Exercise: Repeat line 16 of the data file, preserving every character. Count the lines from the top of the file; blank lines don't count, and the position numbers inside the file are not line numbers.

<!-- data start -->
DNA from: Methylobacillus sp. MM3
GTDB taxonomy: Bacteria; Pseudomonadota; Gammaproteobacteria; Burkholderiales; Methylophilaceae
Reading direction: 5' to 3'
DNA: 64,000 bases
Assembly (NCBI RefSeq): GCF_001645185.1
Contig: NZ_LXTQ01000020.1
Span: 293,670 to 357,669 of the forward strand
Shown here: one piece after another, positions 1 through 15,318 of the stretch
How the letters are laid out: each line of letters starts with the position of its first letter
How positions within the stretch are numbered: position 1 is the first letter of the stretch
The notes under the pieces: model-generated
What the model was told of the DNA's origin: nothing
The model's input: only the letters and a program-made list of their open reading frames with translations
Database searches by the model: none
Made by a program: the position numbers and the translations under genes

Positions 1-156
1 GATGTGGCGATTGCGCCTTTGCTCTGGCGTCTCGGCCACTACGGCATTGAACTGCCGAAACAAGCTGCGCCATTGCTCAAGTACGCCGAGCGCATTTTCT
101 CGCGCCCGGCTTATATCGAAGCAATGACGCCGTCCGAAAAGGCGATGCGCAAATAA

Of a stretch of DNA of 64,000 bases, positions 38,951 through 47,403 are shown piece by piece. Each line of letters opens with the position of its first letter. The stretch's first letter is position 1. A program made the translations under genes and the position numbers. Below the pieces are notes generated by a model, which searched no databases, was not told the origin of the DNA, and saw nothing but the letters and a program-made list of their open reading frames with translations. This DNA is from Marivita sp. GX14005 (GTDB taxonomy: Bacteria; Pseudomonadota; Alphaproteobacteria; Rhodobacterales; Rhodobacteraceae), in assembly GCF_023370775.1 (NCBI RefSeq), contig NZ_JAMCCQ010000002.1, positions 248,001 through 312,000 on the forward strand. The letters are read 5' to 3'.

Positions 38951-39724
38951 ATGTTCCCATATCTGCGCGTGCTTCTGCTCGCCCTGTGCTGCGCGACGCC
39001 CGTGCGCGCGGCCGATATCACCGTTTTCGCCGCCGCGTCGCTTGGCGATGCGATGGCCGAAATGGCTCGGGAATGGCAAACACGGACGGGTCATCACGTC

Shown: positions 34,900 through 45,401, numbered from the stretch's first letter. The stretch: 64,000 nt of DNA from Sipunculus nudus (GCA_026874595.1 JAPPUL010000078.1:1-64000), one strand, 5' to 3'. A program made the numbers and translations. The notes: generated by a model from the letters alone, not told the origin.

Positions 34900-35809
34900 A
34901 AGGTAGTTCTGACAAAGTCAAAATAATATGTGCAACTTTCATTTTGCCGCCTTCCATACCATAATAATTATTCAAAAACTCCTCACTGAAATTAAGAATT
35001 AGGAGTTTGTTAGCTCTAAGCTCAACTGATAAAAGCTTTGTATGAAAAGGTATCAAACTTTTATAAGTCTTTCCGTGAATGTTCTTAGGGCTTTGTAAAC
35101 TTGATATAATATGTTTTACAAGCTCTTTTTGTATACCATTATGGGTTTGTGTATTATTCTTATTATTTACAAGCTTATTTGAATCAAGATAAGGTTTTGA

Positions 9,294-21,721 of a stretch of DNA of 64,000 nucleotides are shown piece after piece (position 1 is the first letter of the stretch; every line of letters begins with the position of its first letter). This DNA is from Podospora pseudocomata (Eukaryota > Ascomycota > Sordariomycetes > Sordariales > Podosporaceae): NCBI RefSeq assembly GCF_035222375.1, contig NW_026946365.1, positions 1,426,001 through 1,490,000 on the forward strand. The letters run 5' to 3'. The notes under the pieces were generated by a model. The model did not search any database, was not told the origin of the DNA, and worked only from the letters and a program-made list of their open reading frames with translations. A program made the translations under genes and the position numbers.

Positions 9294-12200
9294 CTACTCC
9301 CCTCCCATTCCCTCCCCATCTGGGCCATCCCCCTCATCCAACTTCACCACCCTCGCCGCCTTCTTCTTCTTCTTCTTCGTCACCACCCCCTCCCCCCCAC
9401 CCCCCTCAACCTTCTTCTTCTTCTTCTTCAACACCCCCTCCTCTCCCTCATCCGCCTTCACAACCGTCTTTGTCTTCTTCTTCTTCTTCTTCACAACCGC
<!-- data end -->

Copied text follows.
Positions 1-156